Proper maintenance of natural biofiltration media is essential for their effectiveness in odour control and can be done through routine inspections to assess the overall condition.

Below are the 3 key things you need to maintain to keep your biofiltration media working efficiently.

Weed control

Proper weed management helps maintain optimal conditions for microbial activity which keeps the bark “living”.

Biofiltration media is the ideal growing environment for weeds and when wind blown seed starts to grow it will take advantage of the nutrients available which will accelerate weed growth.

The presence of weeds may disrupt the airflow through the biofilter, impacting its overall performance causing blockages and spotting.

Regular inspections and manual removal of weeds are necessary to ensure that the biofilter's surface remains free from unwanted vegetation.

Dirt removal

Accumulation of dirt on the surface of biofiltration media can impede the passage of air through the system. Adequate airflow is required for the microbial communities to thrive and effectively degrade odourous compounds.

Periodic cleaning of the biofilter surface, either through manual removal or by using air pulsing systems, helps prevent clogging and ensures a consistent flow of air through the media and is key for maintaining the porosity of the media, allowing for better oxygen transfer to the microorganisms responsible for odour control.

Moisture management

Maintaining an optimal moisture level is also vital for the survival and activity of the microorganisms in the biofilter.

Sprinkler systems are often employed to regulate and control moisture levels within the biofiltration media. These systems help keep the media consistently moist, creating favorable conditions for microbial growth and activity.

It's important to strike a balance to avoid overwatering, which can lead to anaerobic conditions and negatively impact the biofiltration media. Monitoring moisture levels and adjusting sprinkler schedules accordingly is key to successful biofilter operation.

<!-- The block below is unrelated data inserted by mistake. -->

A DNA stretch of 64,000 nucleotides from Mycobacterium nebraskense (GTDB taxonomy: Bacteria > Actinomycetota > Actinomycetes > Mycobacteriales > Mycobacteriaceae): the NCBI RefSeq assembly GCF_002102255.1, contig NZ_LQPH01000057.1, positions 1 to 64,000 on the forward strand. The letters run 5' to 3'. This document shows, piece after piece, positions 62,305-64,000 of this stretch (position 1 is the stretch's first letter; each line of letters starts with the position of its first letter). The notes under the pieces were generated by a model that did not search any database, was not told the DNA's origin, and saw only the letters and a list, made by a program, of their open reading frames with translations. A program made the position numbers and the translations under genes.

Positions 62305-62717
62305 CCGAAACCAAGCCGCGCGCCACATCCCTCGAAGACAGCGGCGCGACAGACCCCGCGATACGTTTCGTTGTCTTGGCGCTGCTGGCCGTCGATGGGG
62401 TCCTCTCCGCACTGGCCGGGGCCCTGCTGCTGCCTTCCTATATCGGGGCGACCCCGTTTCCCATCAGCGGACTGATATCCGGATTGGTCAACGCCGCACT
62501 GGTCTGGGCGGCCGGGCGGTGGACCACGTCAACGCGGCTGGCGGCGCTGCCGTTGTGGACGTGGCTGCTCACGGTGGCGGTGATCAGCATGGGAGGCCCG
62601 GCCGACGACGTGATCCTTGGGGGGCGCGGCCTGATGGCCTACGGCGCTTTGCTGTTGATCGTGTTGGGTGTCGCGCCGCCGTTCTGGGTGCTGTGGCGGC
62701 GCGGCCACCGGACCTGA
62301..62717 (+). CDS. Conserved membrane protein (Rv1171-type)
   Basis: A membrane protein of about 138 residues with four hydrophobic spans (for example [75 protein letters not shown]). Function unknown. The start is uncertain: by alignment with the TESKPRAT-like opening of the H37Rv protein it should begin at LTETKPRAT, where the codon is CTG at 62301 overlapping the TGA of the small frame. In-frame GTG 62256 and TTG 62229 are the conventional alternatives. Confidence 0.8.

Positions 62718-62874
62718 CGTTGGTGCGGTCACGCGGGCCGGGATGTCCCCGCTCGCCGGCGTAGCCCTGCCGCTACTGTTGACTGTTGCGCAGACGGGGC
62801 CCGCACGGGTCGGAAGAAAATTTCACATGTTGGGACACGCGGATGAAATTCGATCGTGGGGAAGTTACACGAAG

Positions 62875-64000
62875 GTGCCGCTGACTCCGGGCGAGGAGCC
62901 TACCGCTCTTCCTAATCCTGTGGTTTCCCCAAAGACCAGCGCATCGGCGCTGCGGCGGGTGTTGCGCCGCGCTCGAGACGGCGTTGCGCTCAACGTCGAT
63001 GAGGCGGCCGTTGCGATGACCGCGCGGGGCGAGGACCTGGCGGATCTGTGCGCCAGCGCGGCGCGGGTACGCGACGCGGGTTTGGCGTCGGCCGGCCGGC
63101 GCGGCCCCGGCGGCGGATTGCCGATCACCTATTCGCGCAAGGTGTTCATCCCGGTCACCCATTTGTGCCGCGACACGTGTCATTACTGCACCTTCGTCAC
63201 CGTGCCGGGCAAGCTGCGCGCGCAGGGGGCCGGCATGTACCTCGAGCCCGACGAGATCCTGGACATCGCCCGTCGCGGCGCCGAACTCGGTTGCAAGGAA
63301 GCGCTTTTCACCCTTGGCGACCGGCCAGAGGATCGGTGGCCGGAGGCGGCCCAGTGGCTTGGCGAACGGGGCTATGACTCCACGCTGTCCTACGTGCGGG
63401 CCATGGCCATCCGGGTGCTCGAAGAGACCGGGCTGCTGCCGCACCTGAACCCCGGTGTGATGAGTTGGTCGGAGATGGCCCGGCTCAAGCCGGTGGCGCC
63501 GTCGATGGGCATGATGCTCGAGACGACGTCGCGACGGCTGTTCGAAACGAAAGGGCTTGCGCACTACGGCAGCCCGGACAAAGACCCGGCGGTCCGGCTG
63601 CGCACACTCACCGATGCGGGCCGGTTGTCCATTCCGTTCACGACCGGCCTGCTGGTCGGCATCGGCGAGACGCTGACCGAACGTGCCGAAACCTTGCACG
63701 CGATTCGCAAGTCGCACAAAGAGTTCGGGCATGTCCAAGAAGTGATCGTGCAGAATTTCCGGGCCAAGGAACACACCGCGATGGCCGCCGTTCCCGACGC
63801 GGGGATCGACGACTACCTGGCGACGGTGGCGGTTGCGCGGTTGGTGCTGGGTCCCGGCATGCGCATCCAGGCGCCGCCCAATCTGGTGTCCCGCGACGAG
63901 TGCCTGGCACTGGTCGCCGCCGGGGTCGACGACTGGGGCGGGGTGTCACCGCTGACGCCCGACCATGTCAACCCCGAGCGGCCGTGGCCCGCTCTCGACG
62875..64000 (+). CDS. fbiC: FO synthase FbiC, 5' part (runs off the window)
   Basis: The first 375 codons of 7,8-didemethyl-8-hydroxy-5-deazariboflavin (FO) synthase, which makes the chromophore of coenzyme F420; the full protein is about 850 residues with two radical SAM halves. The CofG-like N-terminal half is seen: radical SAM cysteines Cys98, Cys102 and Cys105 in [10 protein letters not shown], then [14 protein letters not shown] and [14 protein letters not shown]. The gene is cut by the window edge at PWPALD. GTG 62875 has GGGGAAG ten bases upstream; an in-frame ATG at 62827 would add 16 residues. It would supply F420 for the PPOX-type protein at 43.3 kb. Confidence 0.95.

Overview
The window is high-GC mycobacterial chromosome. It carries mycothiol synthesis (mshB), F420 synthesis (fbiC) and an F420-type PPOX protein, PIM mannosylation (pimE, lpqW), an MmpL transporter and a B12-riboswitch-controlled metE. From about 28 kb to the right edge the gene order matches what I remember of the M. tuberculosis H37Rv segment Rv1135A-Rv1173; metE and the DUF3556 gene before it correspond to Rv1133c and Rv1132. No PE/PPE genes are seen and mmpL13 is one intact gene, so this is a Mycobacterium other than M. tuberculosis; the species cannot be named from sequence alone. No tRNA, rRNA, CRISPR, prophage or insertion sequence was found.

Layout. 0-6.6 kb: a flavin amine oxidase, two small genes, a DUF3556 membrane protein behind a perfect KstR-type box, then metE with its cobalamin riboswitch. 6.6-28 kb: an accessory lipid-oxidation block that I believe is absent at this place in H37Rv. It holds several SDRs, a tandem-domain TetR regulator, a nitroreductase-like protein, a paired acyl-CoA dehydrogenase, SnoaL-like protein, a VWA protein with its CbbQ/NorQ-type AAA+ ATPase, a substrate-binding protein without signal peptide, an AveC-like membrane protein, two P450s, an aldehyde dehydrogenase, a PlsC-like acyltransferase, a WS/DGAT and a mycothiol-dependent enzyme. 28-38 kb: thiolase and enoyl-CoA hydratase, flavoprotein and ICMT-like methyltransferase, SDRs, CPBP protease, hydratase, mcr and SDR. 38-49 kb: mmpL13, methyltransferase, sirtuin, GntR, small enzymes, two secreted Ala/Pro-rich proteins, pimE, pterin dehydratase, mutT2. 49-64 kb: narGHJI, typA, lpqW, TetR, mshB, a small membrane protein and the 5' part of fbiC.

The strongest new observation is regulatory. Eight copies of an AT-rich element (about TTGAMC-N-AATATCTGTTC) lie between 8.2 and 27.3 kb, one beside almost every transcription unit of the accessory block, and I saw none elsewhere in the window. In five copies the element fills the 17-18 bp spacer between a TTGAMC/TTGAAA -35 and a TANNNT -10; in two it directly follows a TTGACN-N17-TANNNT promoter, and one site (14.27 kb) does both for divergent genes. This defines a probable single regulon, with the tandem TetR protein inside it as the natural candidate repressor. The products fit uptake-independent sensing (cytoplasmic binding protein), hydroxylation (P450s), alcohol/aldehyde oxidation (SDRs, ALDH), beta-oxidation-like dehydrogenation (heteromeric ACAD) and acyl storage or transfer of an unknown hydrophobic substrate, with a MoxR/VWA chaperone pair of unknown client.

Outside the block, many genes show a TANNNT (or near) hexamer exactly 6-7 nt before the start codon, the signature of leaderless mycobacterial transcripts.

Have questions about biofilter maintenance? Talk to our team.

Regular sample testing

Regular sample testing is required for assessing the overall performance of the biofiltration system and identifying any potential issues.

A general guideline for routine testing is every 6 to 12 months, but the frequency may vary based on the specific requirements of the system, regulatory standards, and the nature of the wastewater being treated.

Regular testing helps in early detection of problems, ensuring timely maintenance and adjustments to keep the biofilter operating efficiently.

  • pH test

  • AFP test

*To ensure representative samples, collect a sufficient volume, typically at least 2-3 litres, from various points within the biofilter and sent away to a laboratory for accurate analysis. 

Collect samples from a depth of 400mm or more into the media helps capture variations in microbial activity.

When does a biofilter need to be replaced?

The lifespan of natural bark biofiltration media can vary based on factors such as the type of bark used, the nature of the wastewater, and operational conditions.

As a general rule, consider replacing the media every 3 to 5 years. However, this timeline is indicative, and actual replacement needs should be determined through a combination of visual inspections and performance assessments.

Physical signs your biofilter media needs replacing

If you notice areas where your foot sinks down upon stepping, it could indicate a loss of structural integrity in the biofiltration media. Sinking or subsidence may suggest that the natural bark has undergone significant decomposition and compaction.

Level drop

While a natural settling of the media may occur over time, it is good practise to monitor the overall level of the biofiltration media. As the media settles, you can expect the level to naturally drop around 10-15%. To counteract this, Azwood recommends adding an extra 10-15% to your overall budget.

If, however, you observe a sudden and significant drop of 300mm (approximately 12 inches), it signals substantial breakdown and compaction, indicating that the biofiltration media has reached a point where replacement may be necessary.

Get in touch with our team. We will come out and assess the media to determine whether a top up would be adequate or if a full replacement is required.


inspect the biofiltration media for visual signs of deterioration. Look for areas where the bark has broken down into smaller particles or appears excessively compacted.

Condensed spots in the biofilter media can restrict the flow of air through those specific areas. As a result, these regions may experience reduced oxygen availability.

Spotting or condensed regions may be indicative of media breakdown, creating uneven distribution and potentially reducing the overall efficiency of odour control as it puts extra pressure on the areas that are not condensed.

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